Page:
Best of 2017: Stupid Hearing Loss Questions to Ask Yourself

In this final month of the year, we at Hearing Health Matters are posting what we consider to be our best and/or most popular articles of this and other years. I hope you’ll enjoy reading (or re-reading) this article of stupid hearing loss questions to ask yourself – you won’t believe your answers!



On social media, it’s sometimes tough to tell the difference between clickbait and real posts. Clickbait are the teasing posts that tempt us to clickand then immediately regret it. She opened her front door, and what happened next—I couldn’t stop laughing!

Clickbait also secretly gathers information about us when we reply . “Type yes and share if you agree” or “Can I get an amen?” 

But some people post real ‘provocative’ questions to get a conversation going. For people with hearing loss, it might be a lose-lose question like what would you rather lose, your hearing or your eyesight?  One question that’s guaranteed to whip up a storm: What’s the right name to call ourselves? Deaf? Hard of hearing? Hearing impaired? A thousand of us can’t resist—we click and jump into the conversation with our fists up.

So, today, let’s lighten things up a bit with some goofy questions to take our mind off the serious stuff of the world. I’ll give my answers, which may be widely and wildly different from yours.


  1. If you had to lose your hearing in one ear, which ear would you pick?    IF I still had natural hearing in both ears, but had to give up one ear’s worth, I’d choose the right side. For the simple reason that I look better from the left, so of course I’d want people to speak to that ear.


  1. If you had to give up hearing 2 speech sounds, what would they be?  The S sound; I like it but don’t always hear it and there are many ways to replace it in speech. In his essay ‘Me Talk Pretty One Day’, humorist David Sedaris writes about avoiding the use of ‘S’ because he lisped and didn’t want to take speech lessons. Instead of answering ‘yes’, he would say ‘correct’; ‘rivers’ became ‘a river or two’. I would also give up ‘TH’ because it’s almost impossible to hear. Friends could replace it with D, an adequate stand-in.  “Den, Gael, after da show, we’ll go to da bar.”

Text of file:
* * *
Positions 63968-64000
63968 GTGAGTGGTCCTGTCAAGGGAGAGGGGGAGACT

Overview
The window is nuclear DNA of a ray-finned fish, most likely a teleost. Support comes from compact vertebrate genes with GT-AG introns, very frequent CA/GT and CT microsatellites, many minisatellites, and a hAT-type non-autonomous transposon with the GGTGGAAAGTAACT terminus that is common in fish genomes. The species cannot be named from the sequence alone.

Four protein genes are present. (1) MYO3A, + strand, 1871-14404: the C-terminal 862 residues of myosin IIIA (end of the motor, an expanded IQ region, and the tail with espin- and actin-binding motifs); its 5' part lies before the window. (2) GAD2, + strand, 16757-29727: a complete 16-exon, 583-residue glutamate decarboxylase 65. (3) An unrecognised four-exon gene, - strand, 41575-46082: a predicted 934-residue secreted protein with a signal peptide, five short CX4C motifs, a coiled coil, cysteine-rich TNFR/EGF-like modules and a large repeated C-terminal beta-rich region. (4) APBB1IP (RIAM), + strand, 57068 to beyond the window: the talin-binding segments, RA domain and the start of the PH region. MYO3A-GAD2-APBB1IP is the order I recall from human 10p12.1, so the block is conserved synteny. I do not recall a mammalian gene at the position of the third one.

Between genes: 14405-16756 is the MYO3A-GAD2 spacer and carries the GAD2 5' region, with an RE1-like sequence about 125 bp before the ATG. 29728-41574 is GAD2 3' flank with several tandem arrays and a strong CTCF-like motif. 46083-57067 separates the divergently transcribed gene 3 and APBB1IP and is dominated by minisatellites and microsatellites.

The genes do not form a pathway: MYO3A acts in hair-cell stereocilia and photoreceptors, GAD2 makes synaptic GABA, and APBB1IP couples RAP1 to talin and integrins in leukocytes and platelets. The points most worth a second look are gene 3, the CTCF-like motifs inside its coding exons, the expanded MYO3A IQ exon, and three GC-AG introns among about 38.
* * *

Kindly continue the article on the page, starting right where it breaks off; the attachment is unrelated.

1. Back to the would-you-rather-lose-your-hearing-or-eyesight questionI won’t even answer this one! As a person who depends on eyesight to help me hear, i.e. through speechreading, thinking about this makes my stomach hurt. I know that Helen Keller said blindness cuts you off from things and hearing loss cuts you off from people, but neither she nor I had a choice in the matter. So let’s try something easier. Would you rather lose your hearing or your sense of humor? Or your ability to put eyeliner on straight?  In a heartbeat, I’d give up the steady eyeliner hand.


  1. If you could wear your hearing aids anywhere on your body, where would it be? Either in a nose ring or in my bra…I can’t decide. 


  1. For people who live with tinnitusVarious tinnitus apps use white noise and pleasant sounds such as ocean waves to mask the whooshing, roaring, dingety-dinging, bell-clanging and whatnot sounds of tinnitus. If you could mask your bad sound with a food sound, what would it be? Popcorn popping, bacon frying…oh hang on, those sounds would be just as bad as the tinnitus, if you heard them constantly and loudly in your head. Alrighty then, let’s forget this question.


  1. Is there a sound you’ve lost that you’d like to have back?  I’d like to understand someone whispering in my ear, although I can’t remember if I could ever do that. Still, I’d like that sound-gift, as long as the whisperer isn’t one of those people who spits while speaking.


  1. OK, let’s ask it (she sighs). What should people who are deaf, have hearing loss, are hard of hearing, or hearing-impaired, or a HoH, or Deaf or a deafie call themselves? Whatever they want, and you should, too, even if you refer to yourself differently. Because. It. Doesn’t. Matter. 


I hope you answered these questions honestly and to the best of your ability. But let’s move on from the frivolous, rhetorical and silly questions to concentrate on the important stuff—like taking care of the hearing we’ve got and improving our communication with hearing loss. Those things, we have control over.

About Gael Hannan

Gael Hannan is a writer, speaker and advocate on hearing loss issues. In addition to her weekly blog for, which has an international following, Gael wrote the acclaimed book "The Way I Hear It: A Life with Hearing Loss". She is regularly invited to present her uniquely humorous and insightful work to appreciative audiences around the world. Gael has received many awards for her work, which includes advocacy for a more inclusive society for people with hearing loss. She lives with her husband on Vancouver Island, British Columbia, Canada.

1 Comment

  1. On # 7, Good question, as I hate “Hearing Impaired”. Most “Im” prefixed words have a VERY negative connotation, like improper, impractical, immaterial, impale, immodest, imprison, (now I’m on a roll) imprecise, imbecile, and our all time favorite, impotent. Guilt by association, don’t you think? Do we ever hear of Visually Impaired (blind), Dentally Impaired (toothless), Tonsorially Impaired (bald), Textually Impaired (illiterate) — we could go on. There is a reason all other handicapped have never adopted the “Impaired” self description. The common term is bad enough. The best I could do, with a less negative prefix, is “inaudient”. To coin a word, innately not all that bad, and as Tom Jefferson would say, it’s an inalienably clean construction. Any takers?

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